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For Myles Garrett and Mason Rudolph, where does football end and the law begin?

Cleveland Browns defensive end Myles Garrett swings a helmet at Pittsburgh Steelers quarterback Mason Rudolph on Nov. 14 at FirstEnergy Stadium.
Cleveland Browns defensive end Myles Garrett swings a helmet at Pittsburgh Steelers quarterback Mason Rudolphon Nov. 14 at FirstEnergy Stadium.
(Jason Miller / Getty Images)

If Myles Garrett had walked down the street, grabbed a five-pound brick — about the same weight as an NFL helmet — and bashed someone over the head, the police would have arrested him.

But the laws that apply to normal life don’t always translate to sports.

It remains unclear if the Cleveland Browns defensive end will be charged for Thursday night’s brawl that saw him rip the helmet off Pittsburgh Steelers quarterback Mason Rudolph and turn it into a weapon, clobbering Rudolph.

Though the NFL took swift action Friday, suspending Garrett without pay for the rest of the season and perhaps longer, Cleveland police announced they will not investigate the matter unless Rudolph files a complaint. The quarterback does not wish to pursue legal action, according to a person close to him who did not wish to be identified.

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Regardless, the incident has taken its place in a history of sports violence that includes boxer Mike Tyson biting off the tip of Evander Holyfield’s ear and San Francisco Giants pitcher Juan Marichal attacking Dodgers catcher Johnny Roseboro with a bat.

Some of these assaults were prosecuted; others weren’t. At issue is the notion that athletes consent to a certain amount of physical contact every time they step onto the field of play.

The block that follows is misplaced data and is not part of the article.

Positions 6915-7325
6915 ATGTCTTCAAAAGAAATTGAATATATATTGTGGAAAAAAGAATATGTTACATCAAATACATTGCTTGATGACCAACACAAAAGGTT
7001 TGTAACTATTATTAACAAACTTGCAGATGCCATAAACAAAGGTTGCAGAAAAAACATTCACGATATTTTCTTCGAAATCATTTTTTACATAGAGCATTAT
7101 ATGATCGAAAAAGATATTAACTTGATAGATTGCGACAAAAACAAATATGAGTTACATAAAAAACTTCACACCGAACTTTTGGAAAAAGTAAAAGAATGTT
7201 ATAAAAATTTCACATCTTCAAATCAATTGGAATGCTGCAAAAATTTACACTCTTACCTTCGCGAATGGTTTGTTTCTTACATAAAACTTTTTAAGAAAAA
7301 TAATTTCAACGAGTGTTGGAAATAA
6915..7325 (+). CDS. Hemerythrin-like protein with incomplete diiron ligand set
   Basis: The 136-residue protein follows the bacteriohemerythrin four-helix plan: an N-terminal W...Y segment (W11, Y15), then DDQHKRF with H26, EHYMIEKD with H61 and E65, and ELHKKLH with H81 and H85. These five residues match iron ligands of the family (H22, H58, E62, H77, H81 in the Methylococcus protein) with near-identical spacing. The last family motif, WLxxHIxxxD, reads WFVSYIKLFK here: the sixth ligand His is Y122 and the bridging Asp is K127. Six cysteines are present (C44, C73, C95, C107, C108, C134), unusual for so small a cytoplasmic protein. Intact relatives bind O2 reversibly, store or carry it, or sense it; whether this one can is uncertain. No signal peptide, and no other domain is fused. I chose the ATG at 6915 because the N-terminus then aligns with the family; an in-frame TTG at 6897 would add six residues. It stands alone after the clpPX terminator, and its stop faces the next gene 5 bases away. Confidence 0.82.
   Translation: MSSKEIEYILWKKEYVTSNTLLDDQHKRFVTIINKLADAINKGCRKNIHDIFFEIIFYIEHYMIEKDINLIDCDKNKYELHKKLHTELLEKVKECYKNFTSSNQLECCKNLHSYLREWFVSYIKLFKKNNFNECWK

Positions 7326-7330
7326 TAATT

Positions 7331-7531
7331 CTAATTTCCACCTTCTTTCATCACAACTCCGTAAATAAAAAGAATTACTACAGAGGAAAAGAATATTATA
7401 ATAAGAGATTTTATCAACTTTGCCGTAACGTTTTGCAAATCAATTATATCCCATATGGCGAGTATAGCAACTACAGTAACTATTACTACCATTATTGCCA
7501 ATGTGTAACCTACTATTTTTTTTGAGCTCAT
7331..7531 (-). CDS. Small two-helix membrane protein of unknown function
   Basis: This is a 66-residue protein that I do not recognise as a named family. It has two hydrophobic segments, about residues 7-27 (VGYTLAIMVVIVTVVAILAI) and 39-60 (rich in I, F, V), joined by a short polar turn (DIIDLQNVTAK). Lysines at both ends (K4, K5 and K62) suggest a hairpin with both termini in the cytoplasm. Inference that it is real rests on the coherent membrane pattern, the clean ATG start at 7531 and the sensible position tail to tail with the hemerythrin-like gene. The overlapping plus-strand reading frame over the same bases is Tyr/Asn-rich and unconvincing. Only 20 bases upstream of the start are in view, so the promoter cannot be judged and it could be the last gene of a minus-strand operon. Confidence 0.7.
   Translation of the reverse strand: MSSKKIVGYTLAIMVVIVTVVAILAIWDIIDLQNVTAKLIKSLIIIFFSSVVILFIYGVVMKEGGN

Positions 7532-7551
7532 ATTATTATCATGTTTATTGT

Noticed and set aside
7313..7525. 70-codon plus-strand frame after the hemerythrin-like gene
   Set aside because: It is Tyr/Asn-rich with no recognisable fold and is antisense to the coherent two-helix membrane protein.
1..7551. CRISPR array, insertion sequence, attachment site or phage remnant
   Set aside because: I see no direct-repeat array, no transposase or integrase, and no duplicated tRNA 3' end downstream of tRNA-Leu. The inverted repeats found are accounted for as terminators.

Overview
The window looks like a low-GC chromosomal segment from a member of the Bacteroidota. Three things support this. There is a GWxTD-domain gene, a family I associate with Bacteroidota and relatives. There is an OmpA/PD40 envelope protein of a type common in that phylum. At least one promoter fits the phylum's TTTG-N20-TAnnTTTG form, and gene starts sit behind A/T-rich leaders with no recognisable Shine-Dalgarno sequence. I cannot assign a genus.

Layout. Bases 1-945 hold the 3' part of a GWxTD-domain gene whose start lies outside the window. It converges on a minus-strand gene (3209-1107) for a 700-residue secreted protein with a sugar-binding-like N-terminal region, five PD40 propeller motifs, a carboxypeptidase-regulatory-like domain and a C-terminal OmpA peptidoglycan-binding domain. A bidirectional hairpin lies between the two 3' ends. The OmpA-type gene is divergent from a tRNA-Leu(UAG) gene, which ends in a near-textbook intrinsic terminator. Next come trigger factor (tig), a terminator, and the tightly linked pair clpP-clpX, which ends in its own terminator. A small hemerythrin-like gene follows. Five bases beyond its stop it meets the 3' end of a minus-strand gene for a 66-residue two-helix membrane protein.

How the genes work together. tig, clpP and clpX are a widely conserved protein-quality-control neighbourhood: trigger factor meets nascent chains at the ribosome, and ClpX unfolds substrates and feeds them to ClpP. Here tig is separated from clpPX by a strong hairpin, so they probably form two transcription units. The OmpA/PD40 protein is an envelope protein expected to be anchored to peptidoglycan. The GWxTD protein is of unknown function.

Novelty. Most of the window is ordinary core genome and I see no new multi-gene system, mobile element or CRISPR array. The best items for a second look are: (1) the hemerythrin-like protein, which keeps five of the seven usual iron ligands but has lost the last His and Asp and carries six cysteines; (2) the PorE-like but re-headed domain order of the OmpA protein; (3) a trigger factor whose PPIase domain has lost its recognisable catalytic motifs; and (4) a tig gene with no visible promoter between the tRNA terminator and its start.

“We always have this big carve-out for sports,” said Stan Goldman, a Loyola Law School professor. “People are horribly injured in boxing and football but we kind of allow it because, the theory is, it’s socially acceptable.”

Thursday’s incident began with Garrett tackling Rudolph in the final seconds of a 21-7 victory for the Browns. The quarterback took exception and initiated the sort of pushing and shoving common to such plays, but also grabbed and pulled Garrett’s helmet.

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Things quickly escalated when two Steelers linemen got involved and Garrett tore Rudolph’s helmet off, taking a windmill swing with it that struck Rudolph in the head. The scuffle continued with players tumbling to the ground and one of the Steelers, Maurkice Pouncey, kicking Garrett.

Cleveland Browns’ Myles Garrett was suspended indefinitely without pay for hitting Pittsburgh Steelers’ Mason Ruldolph in the head with a helmet.

“I made a terrible mistake,” Garrett said in a statement Friday. “I lost my cool and what I did was selfish and unacceptable.”

While issuing lesser penalties for two other players, the NFL hit Garrett with the long suspension and a $250,000 fine for violating “unnecessary roughness and unsportsmanlike conduct rules, as well as fighting, removing the helmet of an opponent and using the helmet as a weapon.”

“It was bush league, it was a total coward move on his part,” Rudolph said, adding: “I’m not going to take it from a bully.”

From a legal standpoint, the law in Ohio — where the game was played — states that no person “shall knowingly cause or attempt to cause physical harm to another,” which might seem like exactly what Garrett did.

The case becomes less clear, Goldman says, because of what society expects from sports.

Fighting, in particular, has long been considered a part of football and hockey. Prosecutors might take this into consideration when thinking about their chances of persuading a jury.

There is also the question of punishment for someone who gets into a football brawl as opposed to, say, a barroom fight.

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“Do you lock him away in prison?” Goldman asked.